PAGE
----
With Federal CIO, Obama's Off To A Decent Start, But ...
Thanks for listening, President Obama. The responsibilities you've carved out for Vivek Kundra, your newly appointed federal CIO, are roughly in line with those I recommended in a recent column. Now the devil is in the execution.
Thanks for listening, President Obama. The responsibilities you've carved out for Vivek Kundra, your newly appointed federal CIO, are roughly in line with those I recommended in a recent column. Now the devil is in the execution.The worry was that you'd task your top tech official with so many priorities that he wouldn't know where to start. Instead, Kundra -- former CTO of the District of Columbia -- will focus on how government agencies buy, use, manage, and coordinate information technology. That's still a monumental undertaking, of course, but at least you've set aside the weighty matters of national IT policy and competitiveness for a separate federal CTO, still to be named. (I had recommended that you leave those broad policy matters to the Commerce Department, specific agencies, and/or private sector leaders, but I'll reserve judgment on your federal CTO plan pending your filling that position.)
Mr. President, I had asked you to pick someone "who knows his or her way around Washington, but not someone so grounded in 'government IT' that fresh thinking becomes impossible." You've delivered. Before he was named D.C.'s CTO almost two years ago, Kundra, now 34 years old, served as assistant secretary of commerce and technology for Virginia, and earlier he had served as director of infrastructure technology for Arlington, Va. -- so he knows the local ropes. Kundra made his name, in part, as an early adopter of Google's Web-based apps and as a proponent of open source, social networking, and other cutting-edge technologies. And Kundra's portfolio management approach to projects seems especially relevant today. As the D.C. CTO, he hired a team of analysts to track projects, bundling the smaller ones into "funds," killing the ones going nowhere, and freeing up capital for those with the most upside. There will be plenty of opportunity for Kundra to exercise that disciplined approach across government agencies.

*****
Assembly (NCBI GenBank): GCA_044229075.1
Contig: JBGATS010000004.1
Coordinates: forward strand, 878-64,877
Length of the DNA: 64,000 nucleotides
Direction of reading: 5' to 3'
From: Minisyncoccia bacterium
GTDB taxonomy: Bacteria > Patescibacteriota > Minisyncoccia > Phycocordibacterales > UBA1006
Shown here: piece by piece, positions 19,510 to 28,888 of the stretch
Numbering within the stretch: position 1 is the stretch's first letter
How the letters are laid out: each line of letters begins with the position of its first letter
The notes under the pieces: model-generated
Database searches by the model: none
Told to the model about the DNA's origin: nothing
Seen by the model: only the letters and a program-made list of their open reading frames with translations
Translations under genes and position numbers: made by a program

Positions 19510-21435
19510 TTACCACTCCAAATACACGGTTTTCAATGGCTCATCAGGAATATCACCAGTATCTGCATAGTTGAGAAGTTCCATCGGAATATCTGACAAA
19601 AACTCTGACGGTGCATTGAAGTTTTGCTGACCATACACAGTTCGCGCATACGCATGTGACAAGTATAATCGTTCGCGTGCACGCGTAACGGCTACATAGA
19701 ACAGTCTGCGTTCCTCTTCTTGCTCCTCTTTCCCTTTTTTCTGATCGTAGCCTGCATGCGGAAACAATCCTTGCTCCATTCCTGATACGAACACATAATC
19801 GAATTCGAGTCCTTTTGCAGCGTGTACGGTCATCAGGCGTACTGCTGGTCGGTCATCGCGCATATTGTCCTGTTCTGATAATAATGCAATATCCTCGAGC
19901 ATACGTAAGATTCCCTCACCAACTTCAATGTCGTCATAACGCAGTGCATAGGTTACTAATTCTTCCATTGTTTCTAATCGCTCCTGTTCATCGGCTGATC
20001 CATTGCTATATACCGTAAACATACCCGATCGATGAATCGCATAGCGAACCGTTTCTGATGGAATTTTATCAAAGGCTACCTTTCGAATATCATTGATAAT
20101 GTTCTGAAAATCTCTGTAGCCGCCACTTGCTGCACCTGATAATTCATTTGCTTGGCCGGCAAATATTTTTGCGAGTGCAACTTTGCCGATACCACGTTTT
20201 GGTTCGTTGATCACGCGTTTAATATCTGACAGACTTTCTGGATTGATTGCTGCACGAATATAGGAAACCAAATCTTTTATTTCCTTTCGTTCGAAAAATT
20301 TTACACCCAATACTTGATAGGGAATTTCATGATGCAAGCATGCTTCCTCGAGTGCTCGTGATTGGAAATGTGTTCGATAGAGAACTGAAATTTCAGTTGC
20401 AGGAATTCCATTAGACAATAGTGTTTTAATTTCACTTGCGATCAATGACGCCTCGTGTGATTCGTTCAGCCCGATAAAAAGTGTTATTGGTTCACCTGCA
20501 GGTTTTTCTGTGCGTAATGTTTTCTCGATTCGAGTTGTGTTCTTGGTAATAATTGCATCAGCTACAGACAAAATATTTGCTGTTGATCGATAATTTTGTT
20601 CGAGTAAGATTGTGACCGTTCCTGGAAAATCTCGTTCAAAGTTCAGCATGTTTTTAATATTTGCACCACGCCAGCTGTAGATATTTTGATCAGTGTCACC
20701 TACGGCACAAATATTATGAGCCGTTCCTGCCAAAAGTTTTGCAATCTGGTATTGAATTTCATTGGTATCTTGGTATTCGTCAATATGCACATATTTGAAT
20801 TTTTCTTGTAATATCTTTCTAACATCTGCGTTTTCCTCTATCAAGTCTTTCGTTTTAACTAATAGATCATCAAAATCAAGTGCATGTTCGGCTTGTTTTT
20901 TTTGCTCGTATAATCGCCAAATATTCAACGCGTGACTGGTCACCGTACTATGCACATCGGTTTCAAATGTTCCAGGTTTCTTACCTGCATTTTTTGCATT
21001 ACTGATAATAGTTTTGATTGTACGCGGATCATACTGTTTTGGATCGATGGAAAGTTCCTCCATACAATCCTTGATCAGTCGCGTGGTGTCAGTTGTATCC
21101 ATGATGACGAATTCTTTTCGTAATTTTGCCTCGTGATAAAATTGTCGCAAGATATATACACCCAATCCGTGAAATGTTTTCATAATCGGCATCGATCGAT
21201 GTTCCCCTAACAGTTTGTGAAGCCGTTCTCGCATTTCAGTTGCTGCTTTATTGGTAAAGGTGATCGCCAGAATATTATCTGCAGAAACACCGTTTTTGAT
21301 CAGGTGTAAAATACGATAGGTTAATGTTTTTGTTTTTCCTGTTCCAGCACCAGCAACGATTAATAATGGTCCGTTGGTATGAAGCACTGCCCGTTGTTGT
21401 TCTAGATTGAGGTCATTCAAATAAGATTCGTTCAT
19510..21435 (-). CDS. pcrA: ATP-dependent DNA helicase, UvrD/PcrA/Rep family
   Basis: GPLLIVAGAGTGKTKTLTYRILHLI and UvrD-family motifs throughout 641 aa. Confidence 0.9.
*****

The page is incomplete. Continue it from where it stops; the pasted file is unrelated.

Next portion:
Mr. President, I also had recommended that you "lean toward a practitioner, a multinational CIO or someone with similar chops who understands tech architecture, purchasing, deployment, management, systems integration -- and people leadership -- on a massive, visionary scale." Here, Kundra's resumé is fairly short. In D.C., he ran a 600-person staff and oversaw 86 agencies, but it wasn't a world-class IT organization. Earlier in his career, as VP of marketing for Evincible Software, which specialized in identity management, and as CEO of Creostar, where he advised clients on IT governance and strategy, he did gain experience with how technology is developed and sold, but those were small, niche companies.
I also advised you to clearly define the responsibilities of your federal IT leader. It's reassuring that you're now separating oversight of government agency IT (fed CIO) from the more wonkish IT trade, innovation, and labor issues (fed CTO). But I hope you're not just creating more red tape. Please resist the temptation to attach the "czar" label to your CIO or CTO. (Czars didn't work out in imperial Russia, much less in the capitalist/socialist U.S.) Put your tech chiefs in a position to get things done, not just ruminate about frameworks and courses of action.
Terrific that the fed CIO reports to you, Mr. President, and not some political hack. As you put Kundra to work, we await your appointment of a fed CTO and your thinking on how the two will work together to make this country an IT leader in practice and industry. Keep us posted.
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